It means that we do in during the day has an entirely different perspective. In this imaginary world it make sense that we choose our line of work carefully. The work itself, becomes the thing that matters.

It turns out that this is also the best approach for a world that does actually have money.

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Imaginative work

Posted in entrepreneurship by Steve Sammartino on September 22, 2010

I read a great quote today which I thought was worth sharing:

“There is a recognition dawning that the repetitive linear system which controls work and the worker is no longer profitable. Consequently, the presence of the soul is now welcome in the workplace. The soul is welcome because it is the place where the imagination lives.”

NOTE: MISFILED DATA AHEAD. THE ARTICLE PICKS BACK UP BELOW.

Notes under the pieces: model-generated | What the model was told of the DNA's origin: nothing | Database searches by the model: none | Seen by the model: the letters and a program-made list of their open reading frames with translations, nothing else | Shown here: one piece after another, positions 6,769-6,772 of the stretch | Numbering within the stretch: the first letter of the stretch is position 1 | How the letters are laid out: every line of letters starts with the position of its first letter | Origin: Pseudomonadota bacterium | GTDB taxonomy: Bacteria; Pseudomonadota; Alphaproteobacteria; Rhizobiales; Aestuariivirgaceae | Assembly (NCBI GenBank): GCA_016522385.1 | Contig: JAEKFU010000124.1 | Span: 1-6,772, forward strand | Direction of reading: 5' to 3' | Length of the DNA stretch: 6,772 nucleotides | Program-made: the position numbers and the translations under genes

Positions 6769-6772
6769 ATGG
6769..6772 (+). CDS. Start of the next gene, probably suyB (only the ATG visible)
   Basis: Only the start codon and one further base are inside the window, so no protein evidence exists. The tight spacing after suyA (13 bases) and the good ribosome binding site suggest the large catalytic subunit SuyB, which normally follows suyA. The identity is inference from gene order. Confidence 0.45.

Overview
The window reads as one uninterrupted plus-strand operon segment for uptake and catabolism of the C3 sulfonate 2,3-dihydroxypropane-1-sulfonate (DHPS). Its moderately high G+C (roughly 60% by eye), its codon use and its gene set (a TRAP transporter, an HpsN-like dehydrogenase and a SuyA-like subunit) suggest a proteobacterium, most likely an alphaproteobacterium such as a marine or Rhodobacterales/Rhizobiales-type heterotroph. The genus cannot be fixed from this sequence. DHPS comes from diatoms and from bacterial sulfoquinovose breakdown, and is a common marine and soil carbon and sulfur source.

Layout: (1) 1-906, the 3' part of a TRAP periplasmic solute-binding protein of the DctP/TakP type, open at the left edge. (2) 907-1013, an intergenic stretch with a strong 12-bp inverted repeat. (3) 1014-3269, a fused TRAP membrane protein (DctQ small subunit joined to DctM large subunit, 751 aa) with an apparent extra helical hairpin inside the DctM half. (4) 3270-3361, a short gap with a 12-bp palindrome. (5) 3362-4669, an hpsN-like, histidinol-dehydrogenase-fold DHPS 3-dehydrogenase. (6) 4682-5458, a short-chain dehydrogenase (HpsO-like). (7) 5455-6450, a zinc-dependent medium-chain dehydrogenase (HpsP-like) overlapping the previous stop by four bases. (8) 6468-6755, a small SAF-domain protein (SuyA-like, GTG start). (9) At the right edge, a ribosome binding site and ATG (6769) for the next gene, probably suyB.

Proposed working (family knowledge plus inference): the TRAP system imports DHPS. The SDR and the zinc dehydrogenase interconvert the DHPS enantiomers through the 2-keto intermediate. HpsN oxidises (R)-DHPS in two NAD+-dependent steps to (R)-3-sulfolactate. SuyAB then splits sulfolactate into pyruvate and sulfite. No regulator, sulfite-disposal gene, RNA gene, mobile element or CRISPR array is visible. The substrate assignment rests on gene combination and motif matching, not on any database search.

What I like about this is the reference to profit, and that linear systematic work isn’t profitable. If I think about every startup I’ve ever been involved with the real profit has come from the excitement and variety of the work. Internal profit rather than financial. And so my soul has been enriched.

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The multi tasking hoax

Posted in entrepreneurship by Steve Sammartino on July 31, 2010

Multi-tasking is a hoax. In fact it’s one of the worst developments associated with the personal computer revolution. It robs us of time, reduces focus, and has a negative impact on reaching deadlines adn getting stuff done. So here is my top 10 list of ways to avoid the multi-tasking hoax: